Communiqué
April 5, 2011
Bangkok, Thailand

G77+China and ALBA Back Bolivia in Climate Change Negotiations in Bangkok
 
“We would like to express our profound worry due to the fact that two decisions were adopted in the framework of the Cancun climate negotiations despite the formal and explicit objection made by a Member State. We consider this a dangerous precedent that should not be repeated under the Framework Convention on Climate Change,” said Bolivia, Cuba, Dominica, Ecuador, Nicaragua and Venezuela in the name of the regional group ALBA (the Bolivarian Alliance for the People of Our Americas) at United Nations climate talks in Bangkok today. The countries emphasized that “these illegal practices are affecting the Plurinational State of Bolivia, a country that has the same rights as all others, and tomorrow, any other country present here could be affected.”

During the inaugural session of the climate talks, the G77 and China, a group comprising 131 developing countries, said that “as we move toward Durban [for the next annual climate change conference], the path should be to ensure a multilateral process that is transparent, open, and driven by the Member States, and also brings us toward consensus.” The statement alluded to the fact that the adoption of decisions without consensus in Cancun should not be repeated.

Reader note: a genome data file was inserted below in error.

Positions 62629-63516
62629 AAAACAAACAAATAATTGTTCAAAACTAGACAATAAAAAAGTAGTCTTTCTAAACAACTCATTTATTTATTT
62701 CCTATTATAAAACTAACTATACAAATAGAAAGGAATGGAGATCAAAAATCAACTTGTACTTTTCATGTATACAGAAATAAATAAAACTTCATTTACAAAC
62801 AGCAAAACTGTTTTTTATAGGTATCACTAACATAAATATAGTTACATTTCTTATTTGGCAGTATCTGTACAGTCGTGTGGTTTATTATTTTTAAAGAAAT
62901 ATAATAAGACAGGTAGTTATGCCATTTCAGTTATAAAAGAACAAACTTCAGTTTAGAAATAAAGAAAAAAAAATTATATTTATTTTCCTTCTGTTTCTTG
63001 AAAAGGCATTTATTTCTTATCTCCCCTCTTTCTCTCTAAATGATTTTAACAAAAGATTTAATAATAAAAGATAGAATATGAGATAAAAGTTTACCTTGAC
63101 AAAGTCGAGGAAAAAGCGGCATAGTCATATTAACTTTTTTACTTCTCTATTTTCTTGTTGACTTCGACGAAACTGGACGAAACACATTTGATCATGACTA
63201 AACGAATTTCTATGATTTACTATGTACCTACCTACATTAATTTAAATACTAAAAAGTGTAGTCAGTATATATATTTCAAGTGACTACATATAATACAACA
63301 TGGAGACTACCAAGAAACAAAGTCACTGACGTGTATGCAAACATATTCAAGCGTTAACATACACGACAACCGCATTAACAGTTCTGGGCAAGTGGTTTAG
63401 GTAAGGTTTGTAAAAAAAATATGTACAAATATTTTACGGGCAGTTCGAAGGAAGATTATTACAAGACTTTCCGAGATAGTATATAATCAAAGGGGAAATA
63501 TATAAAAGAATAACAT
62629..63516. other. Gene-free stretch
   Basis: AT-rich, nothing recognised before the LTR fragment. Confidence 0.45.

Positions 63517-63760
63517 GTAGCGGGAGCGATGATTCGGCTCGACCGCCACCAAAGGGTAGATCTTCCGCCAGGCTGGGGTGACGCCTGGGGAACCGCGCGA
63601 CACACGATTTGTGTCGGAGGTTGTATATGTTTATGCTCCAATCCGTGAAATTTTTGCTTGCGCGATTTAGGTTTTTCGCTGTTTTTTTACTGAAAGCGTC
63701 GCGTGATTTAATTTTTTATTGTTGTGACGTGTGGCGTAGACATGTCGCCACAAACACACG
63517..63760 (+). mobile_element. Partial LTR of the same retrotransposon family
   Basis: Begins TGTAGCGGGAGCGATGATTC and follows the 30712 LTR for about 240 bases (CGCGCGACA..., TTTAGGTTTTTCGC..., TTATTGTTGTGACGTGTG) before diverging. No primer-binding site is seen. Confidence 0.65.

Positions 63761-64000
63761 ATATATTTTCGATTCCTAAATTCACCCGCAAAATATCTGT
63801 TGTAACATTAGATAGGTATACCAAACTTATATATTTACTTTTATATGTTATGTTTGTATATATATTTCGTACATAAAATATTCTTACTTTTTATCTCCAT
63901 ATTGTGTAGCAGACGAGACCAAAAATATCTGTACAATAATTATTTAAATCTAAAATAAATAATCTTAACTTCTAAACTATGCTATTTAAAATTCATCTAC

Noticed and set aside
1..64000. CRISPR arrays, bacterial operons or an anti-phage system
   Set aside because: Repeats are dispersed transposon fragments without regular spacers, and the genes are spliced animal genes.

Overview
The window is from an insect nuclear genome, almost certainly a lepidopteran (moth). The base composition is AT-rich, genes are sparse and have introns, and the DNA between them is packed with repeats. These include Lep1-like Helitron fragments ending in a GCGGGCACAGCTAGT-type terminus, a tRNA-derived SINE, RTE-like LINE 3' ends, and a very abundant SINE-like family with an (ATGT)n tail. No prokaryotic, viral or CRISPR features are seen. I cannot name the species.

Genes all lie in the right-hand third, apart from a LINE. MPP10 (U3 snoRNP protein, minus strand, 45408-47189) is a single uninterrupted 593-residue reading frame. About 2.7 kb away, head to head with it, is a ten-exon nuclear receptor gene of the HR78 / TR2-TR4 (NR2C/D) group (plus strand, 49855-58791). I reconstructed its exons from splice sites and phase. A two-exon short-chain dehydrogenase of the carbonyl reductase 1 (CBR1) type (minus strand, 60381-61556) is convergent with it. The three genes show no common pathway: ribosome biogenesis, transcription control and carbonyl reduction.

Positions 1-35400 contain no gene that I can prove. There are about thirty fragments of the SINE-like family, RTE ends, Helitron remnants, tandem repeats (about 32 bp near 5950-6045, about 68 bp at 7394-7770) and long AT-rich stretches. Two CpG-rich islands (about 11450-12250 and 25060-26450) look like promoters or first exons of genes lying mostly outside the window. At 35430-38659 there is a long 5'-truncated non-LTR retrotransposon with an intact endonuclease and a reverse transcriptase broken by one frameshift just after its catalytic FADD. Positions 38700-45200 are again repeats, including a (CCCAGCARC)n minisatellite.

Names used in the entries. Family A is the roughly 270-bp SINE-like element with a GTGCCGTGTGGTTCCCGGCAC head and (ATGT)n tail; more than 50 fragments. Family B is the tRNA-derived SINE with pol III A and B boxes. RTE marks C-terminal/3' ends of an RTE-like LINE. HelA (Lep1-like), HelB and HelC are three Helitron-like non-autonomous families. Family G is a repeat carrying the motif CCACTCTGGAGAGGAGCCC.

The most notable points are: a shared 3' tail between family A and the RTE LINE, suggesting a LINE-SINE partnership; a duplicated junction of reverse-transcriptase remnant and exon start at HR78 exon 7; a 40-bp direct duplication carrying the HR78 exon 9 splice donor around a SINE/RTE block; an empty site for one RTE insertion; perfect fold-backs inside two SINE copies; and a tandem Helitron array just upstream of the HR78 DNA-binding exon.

In its speech, ALBA backed the positions of Bolivia, saying: “We do not consider the results of Cancun a step forward for the Working Group on the Kyoto Protocol, but rather, a step backward.”

On behalf of the Bolivian delegation, Ambassador Pablo Solón thanked countries for their support and offered the following analogy: “If we compare global warming to a wildfire, we would say that the process of negotiation in Cancun resembled a long meeting of firemen who decided to throw a single bucket of water onto the fire, while declaring, ‘one bucket is better than nothing,’ ‘ the perfect is the enemy of the good,’ and ‘this is just the first bucket’ – then held a press conference to announce that gradual progress was being made, and that they had ‘saved the process of negotiation among the firemen’ while the flames engulfed a town. Solón concluded: “Cancun saved the firemen and their bosses, and now in Durban we have to save the climate and humanity.”

In order for Durban to be a success, and to avoid a catastrophic rise in global temperature of 4° to 5° Celsius during this century, developed countries must make real, domestic emission reduction commitments of 40 to 50%.

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